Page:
Monday, August 22, 2011

World Building - A Case Study

I just finished Anne McCaffrey's Dragonflight, the first of her Dragonriders of Pern series.  I read it years ago as a  teenager and thought I'd give it another shot as a grownup when I saw the audio-book version at my local library.  I wondered if it would live up to my fond memories of it or end up like G.I. Joe or Voltron, making me wonder what I ever saw in those poorly scripted things.

It turns out that, although the prose waxed a little purple or melodramatic in some parts, and I found some of the characters inherently flatter and less likable than I remembered, one thing remained true:  Anne McCaffrey wrote a terrific and rich setting filled with incredible detail.  I'll go over some of those things she got right.

Physiology - One thing I didn't notice before but did this time around was how much the dragons slept.  They typically fed on one or two herd-beasts a week.  That doesn't seem like much for dragons that could fly with human riders on their backs but does when you consider how the dragons seemed to sleep as much as they did.  They conserved energy when not necessary so that they had the energy to lift their massive forms in the air when they did need to be active.

Economy - A herd-beast a week doesn't sound like much until you multiply that by five hundred dragons multiplied by six weyrs (the homes of the dragons and their riders).  Comes to a weekly demand on the world's economy of over three thousand head of cattle per week at the height of the Red Star's passing and daily thread attacks (space-borne spores that devour all organic life they encounter, what the dragons were bred to protect against).  For an agrarian society with limited farm technology, that is a massive consumption of the world's resources.

Social Structure - To support such incredible demands that the dragons need to keep the world safe from the thread, the six (and later seven) weyrs are supported by a semi-fuedal system of holds (similar to kingdoms or city states) which pay tithes to the weyrs for their protection during the 50 years of threat every 200 years.  Guild-like craft-halls support the education and skill sets required to run daily life among the holds and weyrs and pass on the knowledge to the next generation.  Each is its own entity with its own desires and motives, and sometimes infighting among factions of the same group.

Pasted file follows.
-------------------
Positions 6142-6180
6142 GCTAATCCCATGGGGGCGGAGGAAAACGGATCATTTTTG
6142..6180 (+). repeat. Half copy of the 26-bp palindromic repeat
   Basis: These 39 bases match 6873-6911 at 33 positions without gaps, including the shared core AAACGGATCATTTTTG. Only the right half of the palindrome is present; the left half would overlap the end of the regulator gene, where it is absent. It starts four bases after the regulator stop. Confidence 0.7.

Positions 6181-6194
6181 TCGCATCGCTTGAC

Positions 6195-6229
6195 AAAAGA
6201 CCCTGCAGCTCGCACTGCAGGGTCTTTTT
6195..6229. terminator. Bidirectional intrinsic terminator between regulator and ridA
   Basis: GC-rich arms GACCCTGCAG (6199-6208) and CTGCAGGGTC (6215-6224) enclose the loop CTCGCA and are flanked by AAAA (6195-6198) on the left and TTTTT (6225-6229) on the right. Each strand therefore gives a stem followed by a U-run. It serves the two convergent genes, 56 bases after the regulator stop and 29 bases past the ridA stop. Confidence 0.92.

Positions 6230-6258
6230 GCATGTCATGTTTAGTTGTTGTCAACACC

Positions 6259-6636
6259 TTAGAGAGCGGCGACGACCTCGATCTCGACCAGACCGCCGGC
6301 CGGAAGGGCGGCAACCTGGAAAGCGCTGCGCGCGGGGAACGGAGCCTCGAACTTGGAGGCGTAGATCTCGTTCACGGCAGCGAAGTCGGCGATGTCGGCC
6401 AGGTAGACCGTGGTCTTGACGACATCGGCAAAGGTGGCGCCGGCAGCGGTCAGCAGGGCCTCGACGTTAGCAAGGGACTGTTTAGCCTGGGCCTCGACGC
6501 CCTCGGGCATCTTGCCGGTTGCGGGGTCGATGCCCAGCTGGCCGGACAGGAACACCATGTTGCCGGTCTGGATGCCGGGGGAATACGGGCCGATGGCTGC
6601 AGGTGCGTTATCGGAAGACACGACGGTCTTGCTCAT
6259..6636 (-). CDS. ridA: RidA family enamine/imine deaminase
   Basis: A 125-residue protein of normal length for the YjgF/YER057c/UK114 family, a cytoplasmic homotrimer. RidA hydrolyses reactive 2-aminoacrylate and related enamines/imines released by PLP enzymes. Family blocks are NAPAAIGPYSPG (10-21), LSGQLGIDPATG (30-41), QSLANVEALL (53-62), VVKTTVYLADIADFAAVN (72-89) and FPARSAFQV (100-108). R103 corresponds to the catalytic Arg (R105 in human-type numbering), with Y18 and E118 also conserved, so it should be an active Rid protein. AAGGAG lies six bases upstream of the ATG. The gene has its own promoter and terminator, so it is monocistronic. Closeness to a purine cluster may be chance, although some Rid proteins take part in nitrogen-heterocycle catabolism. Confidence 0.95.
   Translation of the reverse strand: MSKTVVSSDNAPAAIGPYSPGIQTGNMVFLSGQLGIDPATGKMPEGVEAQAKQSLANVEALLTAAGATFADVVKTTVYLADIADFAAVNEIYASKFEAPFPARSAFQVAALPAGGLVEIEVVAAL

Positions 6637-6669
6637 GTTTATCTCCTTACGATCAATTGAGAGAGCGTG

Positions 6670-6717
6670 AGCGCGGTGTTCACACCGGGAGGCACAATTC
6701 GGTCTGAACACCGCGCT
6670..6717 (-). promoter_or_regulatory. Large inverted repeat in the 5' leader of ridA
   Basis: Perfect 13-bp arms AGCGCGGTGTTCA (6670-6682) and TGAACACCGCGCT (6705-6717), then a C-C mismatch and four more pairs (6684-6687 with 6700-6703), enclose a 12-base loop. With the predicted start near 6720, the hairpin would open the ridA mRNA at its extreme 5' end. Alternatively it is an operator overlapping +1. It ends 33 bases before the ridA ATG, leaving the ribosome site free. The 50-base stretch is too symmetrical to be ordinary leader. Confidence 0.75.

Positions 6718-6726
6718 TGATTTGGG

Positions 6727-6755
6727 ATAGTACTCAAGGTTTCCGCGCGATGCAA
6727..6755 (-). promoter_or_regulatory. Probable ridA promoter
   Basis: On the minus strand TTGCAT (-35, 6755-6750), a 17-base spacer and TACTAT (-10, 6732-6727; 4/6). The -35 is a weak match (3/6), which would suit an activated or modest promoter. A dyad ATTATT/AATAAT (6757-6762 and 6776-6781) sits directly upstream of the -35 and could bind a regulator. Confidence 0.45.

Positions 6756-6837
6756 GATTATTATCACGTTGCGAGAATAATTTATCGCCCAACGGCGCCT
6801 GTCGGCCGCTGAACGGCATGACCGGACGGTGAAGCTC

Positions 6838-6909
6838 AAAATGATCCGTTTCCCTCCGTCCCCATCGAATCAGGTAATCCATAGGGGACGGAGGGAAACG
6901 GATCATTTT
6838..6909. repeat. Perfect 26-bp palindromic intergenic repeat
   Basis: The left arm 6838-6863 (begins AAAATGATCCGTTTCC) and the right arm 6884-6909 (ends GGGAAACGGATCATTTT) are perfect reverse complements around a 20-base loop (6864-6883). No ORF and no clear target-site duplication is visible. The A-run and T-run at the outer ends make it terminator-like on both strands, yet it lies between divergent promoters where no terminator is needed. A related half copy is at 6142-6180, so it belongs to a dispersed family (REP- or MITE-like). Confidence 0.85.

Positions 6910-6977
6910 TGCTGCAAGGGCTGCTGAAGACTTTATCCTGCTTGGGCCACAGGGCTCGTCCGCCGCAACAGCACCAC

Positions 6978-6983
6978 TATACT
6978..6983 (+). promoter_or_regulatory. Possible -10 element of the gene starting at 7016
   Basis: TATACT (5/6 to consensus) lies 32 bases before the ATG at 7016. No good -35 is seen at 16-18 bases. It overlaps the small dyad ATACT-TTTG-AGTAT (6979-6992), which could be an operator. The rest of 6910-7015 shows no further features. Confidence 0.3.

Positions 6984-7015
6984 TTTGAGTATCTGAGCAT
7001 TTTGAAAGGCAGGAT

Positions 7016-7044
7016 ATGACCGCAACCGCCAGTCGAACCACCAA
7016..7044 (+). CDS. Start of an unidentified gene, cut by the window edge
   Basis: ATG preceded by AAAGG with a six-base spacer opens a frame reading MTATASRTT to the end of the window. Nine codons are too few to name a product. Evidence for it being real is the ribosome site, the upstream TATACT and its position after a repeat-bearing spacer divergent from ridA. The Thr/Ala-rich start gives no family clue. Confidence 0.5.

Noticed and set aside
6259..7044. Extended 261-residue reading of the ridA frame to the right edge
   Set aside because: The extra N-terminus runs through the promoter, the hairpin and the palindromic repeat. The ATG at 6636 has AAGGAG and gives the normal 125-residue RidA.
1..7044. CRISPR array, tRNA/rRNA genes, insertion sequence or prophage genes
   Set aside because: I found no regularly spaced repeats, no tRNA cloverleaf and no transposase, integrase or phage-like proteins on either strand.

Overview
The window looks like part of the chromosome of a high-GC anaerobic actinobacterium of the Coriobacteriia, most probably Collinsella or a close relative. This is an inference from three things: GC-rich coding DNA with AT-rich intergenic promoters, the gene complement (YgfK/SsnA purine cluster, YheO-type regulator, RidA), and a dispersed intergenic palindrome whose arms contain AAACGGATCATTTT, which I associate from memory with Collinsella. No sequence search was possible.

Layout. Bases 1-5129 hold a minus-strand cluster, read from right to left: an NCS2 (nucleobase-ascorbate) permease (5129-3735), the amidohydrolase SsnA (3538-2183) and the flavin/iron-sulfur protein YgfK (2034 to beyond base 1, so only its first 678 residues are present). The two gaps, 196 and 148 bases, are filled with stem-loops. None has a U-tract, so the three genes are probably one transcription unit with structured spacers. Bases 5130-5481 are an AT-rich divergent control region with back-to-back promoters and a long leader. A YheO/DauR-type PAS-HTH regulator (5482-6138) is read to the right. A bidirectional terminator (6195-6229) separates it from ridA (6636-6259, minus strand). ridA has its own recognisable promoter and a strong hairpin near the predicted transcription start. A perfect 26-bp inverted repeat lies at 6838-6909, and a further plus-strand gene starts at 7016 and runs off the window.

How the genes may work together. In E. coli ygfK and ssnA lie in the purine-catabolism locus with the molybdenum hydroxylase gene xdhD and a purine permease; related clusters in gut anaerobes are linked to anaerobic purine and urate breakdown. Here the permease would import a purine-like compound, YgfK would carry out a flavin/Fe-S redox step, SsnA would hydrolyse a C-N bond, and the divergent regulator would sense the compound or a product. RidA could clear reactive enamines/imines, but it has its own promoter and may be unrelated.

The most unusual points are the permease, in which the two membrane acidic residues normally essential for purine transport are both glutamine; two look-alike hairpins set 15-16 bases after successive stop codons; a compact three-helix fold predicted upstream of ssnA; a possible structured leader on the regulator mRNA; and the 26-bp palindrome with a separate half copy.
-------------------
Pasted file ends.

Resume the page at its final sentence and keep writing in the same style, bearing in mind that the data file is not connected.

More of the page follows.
Many fantasy or science fiction worlds gloss over these details of the setting but the good ones don't.  No nation in the middle ages could possibly support an army with five thousand knights.  As amazing as that is to imagine, the economic cost of armoring, arming, and mounting that many highly trained men on well trained horses would be staggering.  A society with mages that could easily teleport people and goods all over the world would not hide in remote towers but would become the local parcel and mail delievery service.  When writing in any magic or technology, you must consider how it would impact the economy and social structure of the world around it.

Anne McCaffrey in her Dragonriders of Pern series did consider the impact of dragons on Pern.  And she created a comprehensive believable world for them.  If one wishes to see what makes good world building, study this setting.

Saturday, August 13, 2011

To Kill A Mockingbird

If you want a study in good voice, take a peek at Harper Lee's To Kill A Mockingbird.  It was our book club's most recent selection.  I didn't get to finish it this go around though I enjoyed it in high school.  Selecting Scout to be the viewpoint character allowed for an exaggerated view of the world that felt genuine and legitimate if not completely accurate.  The way she described her first grade teacher's red and white clothes and then stating "she looked and smelled like a peppermint" made me laugh and showed how to make clothing descriptions actually help support characterization  and not merely fill the page with description you'll forget the moment you finish reading it.